It bugs me that iOS software today updates at a galloping pace that deletes previous versions unless you’ve taken pains to archive them. It is convenient and wonderful functionality in many ways, but the practice also rewrites history with every download. What if Photoshop had been updated that way throughout the 1990s? Would anyone have a copy of the first version that could work with layers? Such a historically important piece of software would be lost. Similarly, if we move to a completely controlled, single-source, automatic update scheme for all PC applications–it’s almost here with Windows 8, by the way–we will be destroying digital artifacts with a fervor heretofore unseen.
By accepting restrictive DRM into our lives, we are giving not only software publishers, but all media publishers the power to erase, control, or manipulate digital cultural history if they choose. That is why DRM feels fundamentally wrong from a humanistic standpoint: it conspires, in conjunction with time, to deprive humanity of its rightfully earned cultural artifacts.
To be sure, every creator of software should be rewarded appropriately with exclusive rights of reproduction for a certain period of time, as they are now, but only in a soft legal sense, not with a virtual lock and key that stymies the preservation of history.
Let’s not repeat what happened 2000 years ago in Alexandria. The only scrolls that survived the burning of the Great Library were those that had been copied and distributed, likely without the permission of their authors. (Unfortunately, library officials strictly limited library access to prevent this, so very few texts escaped destruction.) If we don’t open the doors to the legal preservation of all software, civilizations thousands of years from now will only possess copies of programs that pirates illegally duplicated and distributed while the works were still officially available.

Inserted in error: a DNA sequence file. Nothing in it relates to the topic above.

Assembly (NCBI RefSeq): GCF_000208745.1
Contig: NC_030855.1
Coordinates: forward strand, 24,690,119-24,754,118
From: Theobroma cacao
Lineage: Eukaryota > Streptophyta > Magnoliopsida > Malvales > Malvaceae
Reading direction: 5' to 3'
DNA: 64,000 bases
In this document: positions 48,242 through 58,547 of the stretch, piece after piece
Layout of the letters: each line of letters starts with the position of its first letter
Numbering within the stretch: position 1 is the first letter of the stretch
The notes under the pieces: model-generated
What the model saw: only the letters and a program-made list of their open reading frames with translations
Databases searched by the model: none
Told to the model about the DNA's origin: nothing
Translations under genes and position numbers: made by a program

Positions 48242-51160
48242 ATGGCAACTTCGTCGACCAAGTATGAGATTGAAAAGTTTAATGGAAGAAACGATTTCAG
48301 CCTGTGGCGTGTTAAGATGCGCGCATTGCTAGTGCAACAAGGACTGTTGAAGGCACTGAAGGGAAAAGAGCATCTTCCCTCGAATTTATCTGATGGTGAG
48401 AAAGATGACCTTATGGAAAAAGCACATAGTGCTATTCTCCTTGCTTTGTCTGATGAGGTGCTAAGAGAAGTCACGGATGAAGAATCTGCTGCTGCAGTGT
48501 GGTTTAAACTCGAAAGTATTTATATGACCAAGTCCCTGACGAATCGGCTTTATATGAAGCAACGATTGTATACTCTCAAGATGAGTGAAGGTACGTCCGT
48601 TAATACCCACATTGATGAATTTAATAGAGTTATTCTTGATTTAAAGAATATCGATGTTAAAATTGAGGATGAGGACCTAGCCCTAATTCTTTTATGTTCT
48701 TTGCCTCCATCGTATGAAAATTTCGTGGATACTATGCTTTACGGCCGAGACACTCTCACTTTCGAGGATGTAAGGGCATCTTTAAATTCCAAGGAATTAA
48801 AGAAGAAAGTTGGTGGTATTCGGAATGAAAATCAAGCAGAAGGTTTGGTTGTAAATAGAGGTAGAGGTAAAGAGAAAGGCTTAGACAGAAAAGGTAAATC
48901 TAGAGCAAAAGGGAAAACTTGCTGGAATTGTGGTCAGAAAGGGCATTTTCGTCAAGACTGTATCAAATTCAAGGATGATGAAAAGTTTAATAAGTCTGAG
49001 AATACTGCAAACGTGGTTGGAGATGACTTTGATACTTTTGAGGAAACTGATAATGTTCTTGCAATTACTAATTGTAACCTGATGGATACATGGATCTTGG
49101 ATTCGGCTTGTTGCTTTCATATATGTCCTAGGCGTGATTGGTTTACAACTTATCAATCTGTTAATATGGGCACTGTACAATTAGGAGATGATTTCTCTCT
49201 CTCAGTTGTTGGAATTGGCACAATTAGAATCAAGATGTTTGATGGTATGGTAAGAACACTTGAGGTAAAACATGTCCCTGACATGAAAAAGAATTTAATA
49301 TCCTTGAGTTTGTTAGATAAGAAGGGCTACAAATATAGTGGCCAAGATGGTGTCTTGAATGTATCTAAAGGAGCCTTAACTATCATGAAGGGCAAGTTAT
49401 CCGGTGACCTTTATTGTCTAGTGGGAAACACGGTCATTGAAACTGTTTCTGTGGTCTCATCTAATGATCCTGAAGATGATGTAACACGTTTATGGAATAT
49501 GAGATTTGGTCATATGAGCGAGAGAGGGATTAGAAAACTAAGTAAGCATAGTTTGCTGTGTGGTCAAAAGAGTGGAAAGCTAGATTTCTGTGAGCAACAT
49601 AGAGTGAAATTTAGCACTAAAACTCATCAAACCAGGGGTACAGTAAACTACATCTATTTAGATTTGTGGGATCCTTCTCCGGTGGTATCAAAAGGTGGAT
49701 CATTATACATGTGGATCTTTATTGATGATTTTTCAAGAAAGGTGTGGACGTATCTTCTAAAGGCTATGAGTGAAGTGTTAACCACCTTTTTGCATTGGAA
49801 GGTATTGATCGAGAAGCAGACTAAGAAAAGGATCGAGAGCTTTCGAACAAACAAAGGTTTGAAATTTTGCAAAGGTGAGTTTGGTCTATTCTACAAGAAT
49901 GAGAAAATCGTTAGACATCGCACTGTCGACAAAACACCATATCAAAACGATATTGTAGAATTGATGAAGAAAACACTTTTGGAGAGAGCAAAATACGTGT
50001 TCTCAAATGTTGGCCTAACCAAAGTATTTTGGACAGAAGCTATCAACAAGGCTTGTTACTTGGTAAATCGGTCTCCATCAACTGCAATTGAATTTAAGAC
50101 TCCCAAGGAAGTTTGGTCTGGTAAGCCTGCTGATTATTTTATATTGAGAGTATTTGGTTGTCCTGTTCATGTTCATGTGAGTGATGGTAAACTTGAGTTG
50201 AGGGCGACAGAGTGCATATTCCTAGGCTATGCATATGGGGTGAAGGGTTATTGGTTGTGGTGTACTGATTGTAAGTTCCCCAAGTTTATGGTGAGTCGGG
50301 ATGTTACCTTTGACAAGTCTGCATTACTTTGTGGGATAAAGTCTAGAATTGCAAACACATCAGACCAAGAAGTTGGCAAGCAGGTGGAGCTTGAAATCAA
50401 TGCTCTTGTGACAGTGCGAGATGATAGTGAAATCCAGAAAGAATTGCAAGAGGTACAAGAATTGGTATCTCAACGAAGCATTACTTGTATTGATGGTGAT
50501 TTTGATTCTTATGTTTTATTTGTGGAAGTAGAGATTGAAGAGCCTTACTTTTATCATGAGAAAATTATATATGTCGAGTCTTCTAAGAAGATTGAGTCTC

The cultural impact of software easily equals that of any other creative work. It is time to legitimately preserve this digital art form in libraries alongside books and films. Setting up such a library, however, is a very difficult proposition.
If you wanted to study the history of our culture up to the present, you’d probably turn to a library. There you can find comprehensive collections of analog data to study for free. If you want to study software in the same way, you’re out of luck: operating a practical, comprehensive software library is currently illegal in the United States.
Don’t get me wrong: it is possible to create a legal software library, but its implementation would make it nearly useless. The best a library can hope to do, within its legal limits, is to stock physical copies of officially duplicated software media on physical shelves. That means that all the problems with decaying and obsolete media come along with it. There’d be plenty of bulk and very little guarantee that you’d be able to access what is sitting in the stacks.